Posts Tagged John Akomfrah
2012, for me, has been the year of the blog. The year that through this medium I found a creative outlet, met some fascinating people and discovered some wonderful writers, engaged in some stimulating and unexpected discussions, and generally had my optimism about the internet reinforced. I’ve been uplifted, fascinated and inspired on a regular basis by bloggers such as Diana J Hale, Vertigo, The Fife Psychogeographic Collective, That’s how the light gets in, Weaver’s Journal, Steve Sarson and Decayetude. And my blog on the US election led to a mutually respectful encounter with Rick from Billerica, with whom I would disagree about pretty much everything, except the principle of mutually respectful encounters with those who hold different views. On the Our Island Stories blog, set up in the aftermath of the Olympics to talk about questions of national identity, we’ve had contributions from some of the above, and also from Kate Elmer, Mike Press, Emily Wilkinson and Diane Magras. To all of those people, and so many others, thanks!
The internet comes in for some harsh criticism – and I read ‘below the line’ often enough to be brought almost to despair at the bigotry, the hatred, the cruelty that’s out there, only needing the anonymity of an internet forum to come spewing out. But my own experience has been entirely positive. Through blogging, through Facebook and Twitter, I’ve made friends, had fascinating conversations, shared enthusiasms, learned stuff. I’ve connected with people I would never have encountered at all otherwise, and connected in unexpected ways with people I already knew. This obviously doesn’t invalidate the experiences of those who’ve been subjected to the viciousness of trolls and the deceit of sock-puppets – but it needs saying, that it can be, and often is, an enormous force for good , and that connections made via the net are not intrinsically less ‘real’, less worthwhile than those made by other means.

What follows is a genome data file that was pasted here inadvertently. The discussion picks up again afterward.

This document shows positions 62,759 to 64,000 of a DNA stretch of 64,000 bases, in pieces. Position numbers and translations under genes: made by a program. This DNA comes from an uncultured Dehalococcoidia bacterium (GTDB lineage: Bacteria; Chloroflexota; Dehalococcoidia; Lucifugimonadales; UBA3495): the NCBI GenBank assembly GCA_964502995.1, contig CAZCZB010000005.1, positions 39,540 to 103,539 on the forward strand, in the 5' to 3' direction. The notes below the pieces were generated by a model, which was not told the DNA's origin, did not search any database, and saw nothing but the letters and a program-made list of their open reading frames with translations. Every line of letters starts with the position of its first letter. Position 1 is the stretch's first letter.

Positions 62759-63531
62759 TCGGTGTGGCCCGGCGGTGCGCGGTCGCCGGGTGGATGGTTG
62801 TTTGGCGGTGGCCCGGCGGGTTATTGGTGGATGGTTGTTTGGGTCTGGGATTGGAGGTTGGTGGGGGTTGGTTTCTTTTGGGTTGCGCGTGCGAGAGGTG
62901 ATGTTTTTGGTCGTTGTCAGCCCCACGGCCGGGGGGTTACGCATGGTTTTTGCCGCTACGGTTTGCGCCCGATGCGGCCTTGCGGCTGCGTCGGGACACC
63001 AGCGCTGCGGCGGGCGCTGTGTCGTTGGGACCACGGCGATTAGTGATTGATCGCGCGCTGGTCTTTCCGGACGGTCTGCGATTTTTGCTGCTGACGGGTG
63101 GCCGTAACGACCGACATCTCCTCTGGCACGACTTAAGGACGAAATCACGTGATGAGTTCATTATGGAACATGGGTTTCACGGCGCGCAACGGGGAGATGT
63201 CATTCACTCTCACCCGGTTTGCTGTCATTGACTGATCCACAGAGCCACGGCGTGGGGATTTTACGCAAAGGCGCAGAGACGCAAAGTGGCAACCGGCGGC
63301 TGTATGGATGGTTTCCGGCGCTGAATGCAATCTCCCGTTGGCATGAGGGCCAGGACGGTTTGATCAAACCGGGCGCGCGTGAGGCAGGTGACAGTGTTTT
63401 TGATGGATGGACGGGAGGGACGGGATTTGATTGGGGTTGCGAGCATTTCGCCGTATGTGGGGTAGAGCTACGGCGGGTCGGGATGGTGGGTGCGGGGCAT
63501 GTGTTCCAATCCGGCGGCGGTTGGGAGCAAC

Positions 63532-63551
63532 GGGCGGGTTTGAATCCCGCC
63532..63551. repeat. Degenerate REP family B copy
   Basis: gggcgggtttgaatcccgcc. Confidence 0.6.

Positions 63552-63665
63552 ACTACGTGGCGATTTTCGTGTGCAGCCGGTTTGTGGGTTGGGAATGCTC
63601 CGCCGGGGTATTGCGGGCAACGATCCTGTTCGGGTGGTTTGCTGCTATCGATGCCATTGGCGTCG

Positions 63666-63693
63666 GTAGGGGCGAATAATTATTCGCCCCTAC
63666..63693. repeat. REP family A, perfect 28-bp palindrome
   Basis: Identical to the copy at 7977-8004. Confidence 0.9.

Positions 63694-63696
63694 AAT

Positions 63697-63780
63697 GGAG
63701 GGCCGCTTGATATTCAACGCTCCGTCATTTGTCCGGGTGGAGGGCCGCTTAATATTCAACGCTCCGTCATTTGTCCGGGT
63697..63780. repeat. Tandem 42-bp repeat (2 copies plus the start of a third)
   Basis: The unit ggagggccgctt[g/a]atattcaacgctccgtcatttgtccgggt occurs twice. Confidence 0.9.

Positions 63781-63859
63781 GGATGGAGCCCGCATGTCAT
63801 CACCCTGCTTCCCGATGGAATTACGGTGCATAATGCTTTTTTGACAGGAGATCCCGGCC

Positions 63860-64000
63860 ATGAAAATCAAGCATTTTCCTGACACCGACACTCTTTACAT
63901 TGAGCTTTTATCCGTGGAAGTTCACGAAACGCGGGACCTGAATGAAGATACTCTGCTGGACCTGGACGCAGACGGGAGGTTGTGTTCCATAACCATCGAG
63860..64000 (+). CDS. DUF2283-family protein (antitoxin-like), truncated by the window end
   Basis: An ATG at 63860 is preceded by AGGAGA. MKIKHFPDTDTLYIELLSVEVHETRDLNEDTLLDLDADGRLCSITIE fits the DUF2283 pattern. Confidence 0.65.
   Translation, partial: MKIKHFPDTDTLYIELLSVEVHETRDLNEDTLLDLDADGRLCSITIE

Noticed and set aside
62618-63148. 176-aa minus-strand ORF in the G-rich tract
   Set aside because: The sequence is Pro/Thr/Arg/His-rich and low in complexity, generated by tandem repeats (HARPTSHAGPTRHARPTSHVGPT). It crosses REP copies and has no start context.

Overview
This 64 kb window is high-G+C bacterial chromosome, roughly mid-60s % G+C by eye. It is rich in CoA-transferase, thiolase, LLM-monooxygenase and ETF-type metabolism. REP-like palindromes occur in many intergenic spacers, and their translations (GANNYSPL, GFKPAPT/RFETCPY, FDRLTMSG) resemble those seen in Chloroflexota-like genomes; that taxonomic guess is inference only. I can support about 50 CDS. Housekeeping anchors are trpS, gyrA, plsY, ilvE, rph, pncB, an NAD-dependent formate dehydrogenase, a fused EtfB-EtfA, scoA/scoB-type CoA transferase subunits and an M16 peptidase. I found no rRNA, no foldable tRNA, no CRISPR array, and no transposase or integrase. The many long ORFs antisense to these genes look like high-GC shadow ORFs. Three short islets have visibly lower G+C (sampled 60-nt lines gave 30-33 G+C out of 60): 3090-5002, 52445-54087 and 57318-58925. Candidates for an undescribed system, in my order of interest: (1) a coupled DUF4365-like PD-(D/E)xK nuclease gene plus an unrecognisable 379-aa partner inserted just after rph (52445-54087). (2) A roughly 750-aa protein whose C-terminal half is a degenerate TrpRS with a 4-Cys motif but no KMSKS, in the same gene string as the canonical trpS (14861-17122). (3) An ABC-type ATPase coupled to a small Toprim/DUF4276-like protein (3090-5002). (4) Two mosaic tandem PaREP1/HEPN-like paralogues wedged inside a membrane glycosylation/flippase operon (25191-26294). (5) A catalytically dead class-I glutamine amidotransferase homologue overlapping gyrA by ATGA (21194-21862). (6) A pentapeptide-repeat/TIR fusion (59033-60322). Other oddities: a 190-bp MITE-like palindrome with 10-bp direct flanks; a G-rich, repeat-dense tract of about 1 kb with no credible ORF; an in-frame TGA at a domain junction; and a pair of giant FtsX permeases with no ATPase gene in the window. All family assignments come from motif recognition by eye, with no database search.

So, looking back at 2012, these have been some of the best bits, culturally speaking:
- John Akomfrah‘s extraordinary The Nine Muses
- Watching the ever elusive and enigmatic Last Year at Marienbad twice – to be the subject of a later blog.
- TV : Homeland - plot holes wide enough to swallow up the odd aircraft carrier, but the degree of ambiguity in all of the main characters has been wonderfully sustained, and the denoument was unforeseen. Line of Duty and Good Cop shared the best of those characteristics. Misfits and Being Human somehow survived a brutal cull of main characters to emerge still witty and surprising. The Walking Dead kept us on the edge of our seats, where we must remain until February, and anxiously awaiting news of Daryl’s fate (and the others, obv, but hey, Daryl!). Oh, and Dr Who continued to be marvellous, moving and magical.